The Royal Theatre, located at 1329 Pennsylvania Avenue opened in 1921 as the African-American owned Douglass Theatre. It was renamed The Royal five years later and was one of five black-entertainment theatres in a circuit that included the Apollo in Harlem, the Howard in Washington, D.C, the Regal in Chicago, and the Earl in Philadelphia. All of the biggest black entertainers of the time, and future giants in the industry, traveled this circuit. The Royal’s movie menu was much overshadowed by its live entertainment in this lively neighborhood known at the time simply as “The Avenue.” Baltimore’s first “talking” movie was shown at the Royal.

The list of entertainers included Pearl Bailey and Ethel Waters who sang in the chorus line, Ella Fitzgerald, Billie Holiday, Duke Ellington, Fats Waller, Cab Calloway, Louie Armstrong, and later Nat King Cole, James Brown, the Platters, the Supremes, The Temptations, Count Basie with his 40 piece all-girl orchestra named  the Sweethearts of Rhythm–all played at the Royal. The Royal audience declined in the 1960s and ’70s and in 1971, the Royal was demolished. Today, the Royal Theater Marquis Monument and a statue of Billie Holliday reside where the theatre once stood on Pennsylvania Avenue and LaFayette Street.

Built in 1902 in the Romanesque style with a granite edifice, The Harlem Park Theatre on Gilmore Street began life as The Methodist Episcopal Church. Two devastating fires caused the church to abandon the building; one in December 1908 and a more severe one in 1924. During this period in Baltimore’s history the neighborhood was shifting from white to African-American, and since the church was a predominately white church, that furthered the decision to leave the area.

In 1928 the property was sold to the Fidelity Amusement Corporation and was turned into a 1,500-seat theatre catering to African-American theatre goers. The theatre was designed in the Spanish style by Theodore Wells Pietsch who also designed Eastern High School and the Broadway pier in Baltimore. The fireproof structure made of steel and brick opened in October 1932 with a blazing marquee of 1,000 lights. By the late 1960s the theatre’s audience began to decline and it closed in 1975. Going full circle, on July 6, 1975, the Harlem Park Community Baptist Church was created there thanks to the efforts of Reverend Raymond Kelley Jr.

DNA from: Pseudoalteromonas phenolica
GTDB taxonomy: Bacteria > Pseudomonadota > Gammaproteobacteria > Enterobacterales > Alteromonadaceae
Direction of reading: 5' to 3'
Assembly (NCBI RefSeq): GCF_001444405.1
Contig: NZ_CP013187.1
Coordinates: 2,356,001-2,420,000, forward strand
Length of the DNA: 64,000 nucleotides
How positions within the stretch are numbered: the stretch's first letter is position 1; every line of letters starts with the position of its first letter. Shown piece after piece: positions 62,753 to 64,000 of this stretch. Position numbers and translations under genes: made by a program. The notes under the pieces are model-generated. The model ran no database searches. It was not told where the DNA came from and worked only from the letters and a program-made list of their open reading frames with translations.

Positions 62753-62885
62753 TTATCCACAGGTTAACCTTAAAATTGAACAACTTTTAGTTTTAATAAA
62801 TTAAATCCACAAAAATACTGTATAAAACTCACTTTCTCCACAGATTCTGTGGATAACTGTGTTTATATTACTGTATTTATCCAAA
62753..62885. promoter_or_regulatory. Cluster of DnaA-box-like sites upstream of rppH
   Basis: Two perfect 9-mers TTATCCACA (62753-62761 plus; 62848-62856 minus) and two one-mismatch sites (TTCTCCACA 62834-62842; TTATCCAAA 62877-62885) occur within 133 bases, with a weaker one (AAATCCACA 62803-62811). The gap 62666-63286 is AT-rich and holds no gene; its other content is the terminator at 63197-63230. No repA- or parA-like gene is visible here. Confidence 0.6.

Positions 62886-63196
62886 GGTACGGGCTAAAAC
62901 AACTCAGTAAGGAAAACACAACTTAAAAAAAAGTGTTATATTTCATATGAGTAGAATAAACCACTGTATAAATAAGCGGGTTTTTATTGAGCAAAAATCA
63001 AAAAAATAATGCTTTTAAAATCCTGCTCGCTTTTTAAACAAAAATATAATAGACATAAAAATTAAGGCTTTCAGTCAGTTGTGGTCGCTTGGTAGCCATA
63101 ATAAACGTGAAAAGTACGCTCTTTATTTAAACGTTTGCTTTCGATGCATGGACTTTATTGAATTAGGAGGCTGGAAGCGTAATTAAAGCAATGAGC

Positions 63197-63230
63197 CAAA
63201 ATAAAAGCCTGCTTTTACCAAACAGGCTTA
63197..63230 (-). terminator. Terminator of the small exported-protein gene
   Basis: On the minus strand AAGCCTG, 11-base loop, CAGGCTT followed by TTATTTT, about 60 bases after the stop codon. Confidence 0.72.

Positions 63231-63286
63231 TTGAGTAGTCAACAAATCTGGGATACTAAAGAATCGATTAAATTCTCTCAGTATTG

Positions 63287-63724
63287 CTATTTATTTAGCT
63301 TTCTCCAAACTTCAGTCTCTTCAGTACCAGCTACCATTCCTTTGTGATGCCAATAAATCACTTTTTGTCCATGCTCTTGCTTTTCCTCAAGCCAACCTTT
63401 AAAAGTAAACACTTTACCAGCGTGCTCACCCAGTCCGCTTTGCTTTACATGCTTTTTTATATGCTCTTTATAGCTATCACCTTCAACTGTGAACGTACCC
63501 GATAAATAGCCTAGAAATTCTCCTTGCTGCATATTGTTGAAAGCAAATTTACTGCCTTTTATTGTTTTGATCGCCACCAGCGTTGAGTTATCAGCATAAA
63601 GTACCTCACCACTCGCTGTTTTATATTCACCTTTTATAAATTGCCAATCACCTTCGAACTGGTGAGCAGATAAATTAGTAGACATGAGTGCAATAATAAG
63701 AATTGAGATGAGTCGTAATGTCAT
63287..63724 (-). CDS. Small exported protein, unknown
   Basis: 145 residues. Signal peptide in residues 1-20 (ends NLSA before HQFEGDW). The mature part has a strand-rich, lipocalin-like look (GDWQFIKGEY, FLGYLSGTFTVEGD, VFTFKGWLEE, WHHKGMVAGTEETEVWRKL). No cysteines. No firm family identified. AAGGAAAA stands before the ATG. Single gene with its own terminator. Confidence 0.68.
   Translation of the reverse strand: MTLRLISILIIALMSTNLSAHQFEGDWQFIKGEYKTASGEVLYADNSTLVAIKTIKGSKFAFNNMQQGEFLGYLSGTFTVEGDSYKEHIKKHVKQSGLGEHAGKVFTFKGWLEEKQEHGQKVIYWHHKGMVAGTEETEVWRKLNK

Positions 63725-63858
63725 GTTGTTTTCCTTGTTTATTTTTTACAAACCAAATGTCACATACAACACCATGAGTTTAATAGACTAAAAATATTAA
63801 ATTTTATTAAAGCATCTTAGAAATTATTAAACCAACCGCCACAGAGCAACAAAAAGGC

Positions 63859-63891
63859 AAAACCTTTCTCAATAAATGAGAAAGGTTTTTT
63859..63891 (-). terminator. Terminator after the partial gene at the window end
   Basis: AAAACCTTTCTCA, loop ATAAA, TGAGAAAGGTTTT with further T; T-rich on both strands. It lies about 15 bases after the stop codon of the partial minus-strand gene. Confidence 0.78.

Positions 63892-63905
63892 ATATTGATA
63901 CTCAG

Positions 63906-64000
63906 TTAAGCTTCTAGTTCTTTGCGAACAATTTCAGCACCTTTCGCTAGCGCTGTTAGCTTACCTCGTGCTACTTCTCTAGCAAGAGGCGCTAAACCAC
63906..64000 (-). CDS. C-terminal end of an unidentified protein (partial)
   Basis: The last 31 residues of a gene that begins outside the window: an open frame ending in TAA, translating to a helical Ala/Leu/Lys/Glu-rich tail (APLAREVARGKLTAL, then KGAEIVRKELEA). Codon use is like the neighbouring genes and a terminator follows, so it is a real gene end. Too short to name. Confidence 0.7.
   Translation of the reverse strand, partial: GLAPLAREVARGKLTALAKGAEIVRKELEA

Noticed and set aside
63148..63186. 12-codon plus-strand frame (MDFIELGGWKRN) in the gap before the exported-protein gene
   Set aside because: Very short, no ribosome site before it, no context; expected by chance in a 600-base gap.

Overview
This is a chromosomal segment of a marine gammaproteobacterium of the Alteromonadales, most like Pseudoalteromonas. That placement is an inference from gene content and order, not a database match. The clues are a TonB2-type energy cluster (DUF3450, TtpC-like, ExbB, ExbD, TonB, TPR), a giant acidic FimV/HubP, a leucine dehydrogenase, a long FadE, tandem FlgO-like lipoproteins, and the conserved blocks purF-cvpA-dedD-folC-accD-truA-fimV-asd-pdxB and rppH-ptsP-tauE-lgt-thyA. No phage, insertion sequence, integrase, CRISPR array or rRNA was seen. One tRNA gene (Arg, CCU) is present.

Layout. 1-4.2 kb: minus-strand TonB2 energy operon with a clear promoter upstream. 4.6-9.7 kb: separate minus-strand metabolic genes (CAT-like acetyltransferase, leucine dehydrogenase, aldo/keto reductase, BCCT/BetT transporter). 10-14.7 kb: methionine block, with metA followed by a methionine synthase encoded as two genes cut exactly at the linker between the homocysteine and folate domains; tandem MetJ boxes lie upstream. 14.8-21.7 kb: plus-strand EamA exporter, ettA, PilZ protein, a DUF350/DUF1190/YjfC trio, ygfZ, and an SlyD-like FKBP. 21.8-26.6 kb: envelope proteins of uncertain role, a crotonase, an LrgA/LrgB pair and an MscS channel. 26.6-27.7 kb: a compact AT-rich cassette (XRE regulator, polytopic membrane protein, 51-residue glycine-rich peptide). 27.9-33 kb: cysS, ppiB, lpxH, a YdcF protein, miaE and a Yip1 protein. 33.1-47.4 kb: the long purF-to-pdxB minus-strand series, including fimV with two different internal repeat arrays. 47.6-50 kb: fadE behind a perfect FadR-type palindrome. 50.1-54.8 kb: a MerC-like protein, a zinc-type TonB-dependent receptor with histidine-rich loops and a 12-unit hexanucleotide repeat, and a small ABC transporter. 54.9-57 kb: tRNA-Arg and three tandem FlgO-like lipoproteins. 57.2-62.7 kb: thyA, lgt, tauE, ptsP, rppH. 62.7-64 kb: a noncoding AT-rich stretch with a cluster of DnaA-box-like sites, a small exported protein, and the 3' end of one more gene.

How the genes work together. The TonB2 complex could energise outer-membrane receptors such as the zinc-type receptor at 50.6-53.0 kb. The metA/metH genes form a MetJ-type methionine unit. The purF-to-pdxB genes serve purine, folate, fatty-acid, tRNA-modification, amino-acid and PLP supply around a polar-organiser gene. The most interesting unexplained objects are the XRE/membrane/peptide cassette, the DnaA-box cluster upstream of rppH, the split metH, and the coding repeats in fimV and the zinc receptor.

SVF - Baltimore - Theatres - Hippodrome Theatre. 12 North Eutaw

Hippodrome Theatre, 12 Eutaw Street, 1921, SVF, MdHS.

The Hippodrome Theatre built in 1914 at 12 N. Eutaw Street is the only theatre standing in its original glory with several updates and major renovations. The “Hip” as it was called featured first-run Loew’s movies and spectacular live stage shows during the 1930s featuring performers such as Bob Hope, Milton Berle, Martha Raye, the Andrew Sisters, the Three Stooges, Mandrake the Magician, and Frank Sinatra. Live stage shows ended in 1959, but movies were shown until the Hip closed in 1990—the last movie house downtown.

Re-opening in 2004 with stunning interiors as the France-Merrick Performing Arts Center, but still referred to as the Hippodrome by theatre goers, it has become the Crown Jewel in Baltimore’s new Bromo Tower Arts & Entertainment District.

No discussion of movie theatres in Baltimore would be complete without mentioning The Charles Theatre at 1711 N.Charles Street and the Senator Theatre on York Road, both owned and operated by Buzz Cusack, and his daughter Kathleen Cusack Lyon.

The Times Theatre, today the Charles, circa 1955.

The Times Theatre, today the Charles, circa 1955.
Charles Street-Times Theatre, 1700 block, SVF, MdHS.

The Charles, referred to as the oldest theatre in Baltimore, started life as a streetcar barn in 1892, a time when trolleys ran down Charles Street and through the downtown area. Known by the long winded name “Baltimore City Passenger Railway Power House and Car Barn,” it remained in operation until 1939. A tenant in the building upon re-opening in late 1939 was the Times Theatre which was initially devoted solely to showing newsreels; at the north end of the building a bowling alley opened.

A second floor was built above the bowling alley in the’40s and became the Famous Ballroom, host to Dizzy Gillespie, drummer Buddy Rich, and the Left Bank Jazz Society that held events there.